Bluebirds have been symbols of happiness, good health and hope across cultures for ages. Chinese, Europeans, especially the French, Russians, indigenous Americans, and many other peoples have all included bluebirds in uplifting folklore, literature, music and images. Ranging from fairy tales in oral history traditions, to Maurice Maeterlinck’s play “The Bluebird” (one of the works for which he won the 1911 Nobel Prize in Literature), to “The Bluebirds” by Henry David Thoreau in 1859, “The Decay of Lying” Oscar Wilde in 1891, to Judy Garland’s “Hello, Bluebird” & ageless question “if happy little bluebirds fly beyond the rainbow, why, oh why can’t I?”, to “I Wish You Love” sung by Frank Sinatra, to Paul McCartney’s “Bluebird”, to “The Blue Bird” movie starring Shirley Temple, and of course, a number of Disney movie princesses with on-call maidens.
Based on the last few days’ (February) weather here in metro-Atlanta (really happy we’re not in Texas), I’m drawn to the indigenous North Americans stories. Navajos see bluebirds as a spirit in animal form associated with the warmth of the rising sun and the Iroquois believe that the bluebird’s song would chase away the spirit of winter. A harbinger of Spring is very welcome in our yard.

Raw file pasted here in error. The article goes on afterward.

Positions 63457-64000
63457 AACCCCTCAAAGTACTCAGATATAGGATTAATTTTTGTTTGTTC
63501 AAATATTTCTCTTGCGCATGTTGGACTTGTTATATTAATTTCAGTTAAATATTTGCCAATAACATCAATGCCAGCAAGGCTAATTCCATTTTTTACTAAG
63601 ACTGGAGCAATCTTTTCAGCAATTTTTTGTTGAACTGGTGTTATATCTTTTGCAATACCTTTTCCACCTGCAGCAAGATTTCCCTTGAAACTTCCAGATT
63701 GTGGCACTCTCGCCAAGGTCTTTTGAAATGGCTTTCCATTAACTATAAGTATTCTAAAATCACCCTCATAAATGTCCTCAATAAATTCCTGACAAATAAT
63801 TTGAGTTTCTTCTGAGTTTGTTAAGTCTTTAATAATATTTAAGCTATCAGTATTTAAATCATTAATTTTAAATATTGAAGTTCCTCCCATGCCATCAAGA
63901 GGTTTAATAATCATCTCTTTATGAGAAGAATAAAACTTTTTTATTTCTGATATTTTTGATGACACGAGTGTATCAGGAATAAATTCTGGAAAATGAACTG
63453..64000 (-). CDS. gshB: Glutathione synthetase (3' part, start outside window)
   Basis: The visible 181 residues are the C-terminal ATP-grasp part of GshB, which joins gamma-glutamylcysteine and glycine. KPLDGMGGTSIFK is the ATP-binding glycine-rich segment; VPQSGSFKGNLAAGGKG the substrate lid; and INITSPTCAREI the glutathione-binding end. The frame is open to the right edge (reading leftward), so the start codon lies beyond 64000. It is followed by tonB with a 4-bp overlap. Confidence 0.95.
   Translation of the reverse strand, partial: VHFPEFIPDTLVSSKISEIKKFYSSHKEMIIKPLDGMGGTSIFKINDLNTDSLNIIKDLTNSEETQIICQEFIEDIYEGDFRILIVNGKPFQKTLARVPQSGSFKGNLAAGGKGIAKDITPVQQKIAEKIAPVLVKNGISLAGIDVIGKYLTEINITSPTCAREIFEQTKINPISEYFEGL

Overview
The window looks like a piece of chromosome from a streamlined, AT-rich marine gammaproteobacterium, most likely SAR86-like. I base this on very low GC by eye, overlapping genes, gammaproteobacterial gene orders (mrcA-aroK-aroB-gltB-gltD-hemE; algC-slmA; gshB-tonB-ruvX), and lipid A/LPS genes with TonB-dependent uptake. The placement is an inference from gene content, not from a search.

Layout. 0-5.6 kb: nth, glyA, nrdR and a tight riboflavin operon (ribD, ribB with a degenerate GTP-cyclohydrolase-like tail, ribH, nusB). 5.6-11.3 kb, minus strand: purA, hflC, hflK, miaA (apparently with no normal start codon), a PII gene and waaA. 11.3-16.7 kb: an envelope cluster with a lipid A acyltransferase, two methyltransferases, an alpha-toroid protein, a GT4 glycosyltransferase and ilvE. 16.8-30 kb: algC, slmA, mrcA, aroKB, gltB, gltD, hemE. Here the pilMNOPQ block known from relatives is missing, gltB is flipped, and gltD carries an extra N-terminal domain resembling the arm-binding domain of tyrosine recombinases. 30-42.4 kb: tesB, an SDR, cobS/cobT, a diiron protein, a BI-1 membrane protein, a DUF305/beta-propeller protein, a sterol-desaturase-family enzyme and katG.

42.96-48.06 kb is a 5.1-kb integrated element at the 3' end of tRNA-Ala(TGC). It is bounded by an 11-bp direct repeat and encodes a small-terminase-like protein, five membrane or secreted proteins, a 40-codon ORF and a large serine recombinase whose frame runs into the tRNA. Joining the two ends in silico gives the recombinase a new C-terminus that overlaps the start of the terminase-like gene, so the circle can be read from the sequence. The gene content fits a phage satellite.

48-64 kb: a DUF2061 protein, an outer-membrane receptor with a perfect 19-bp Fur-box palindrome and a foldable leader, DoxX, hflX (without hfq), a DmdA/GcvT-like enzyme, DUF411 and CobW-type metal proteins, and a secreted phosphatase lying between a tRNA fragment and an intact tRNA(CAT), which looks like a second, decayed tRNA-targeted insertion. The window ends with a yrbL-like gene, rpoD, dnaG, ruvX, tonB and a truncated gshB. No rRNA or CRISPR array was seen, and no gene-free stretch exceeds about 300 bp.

The Navajos use of the bluebird in the “Sun Song” seems to me to be a simple but meaningful message. We can always be reminded of the importance of the simple act of ‘waking’ up.
“Bluebird said to me, ‘Get up, my grandchild. It is dawn, it said to me.”
There is another happiness dimension to the bluebirds story. From the 1920s to early 1970s, Eastern Bluebird populations plummeted. Many birders thought that they would become extinct. I was too young to understand this, but I do know that growing up seeing a bluebird was a big deal. Then a dedicated group of bluebird lovers, many of whom were scientists, formed the North American Bluebird Society (NABS). NABS determined the optimal nest box to replace lost cavities. A network of trails was established to put up the boxes. A nest box monitoring program was set up to collect data on the numbers and health of the population. They educated the public and trained volunteers as monitors. The result is almost fairy-tale. The bluebird population rebounded and stabilized, escaping extinction. And, it is no longer a ‘big deal’ to see a bluebird. It is, however, a delight and brings much happiness and mental health well-being.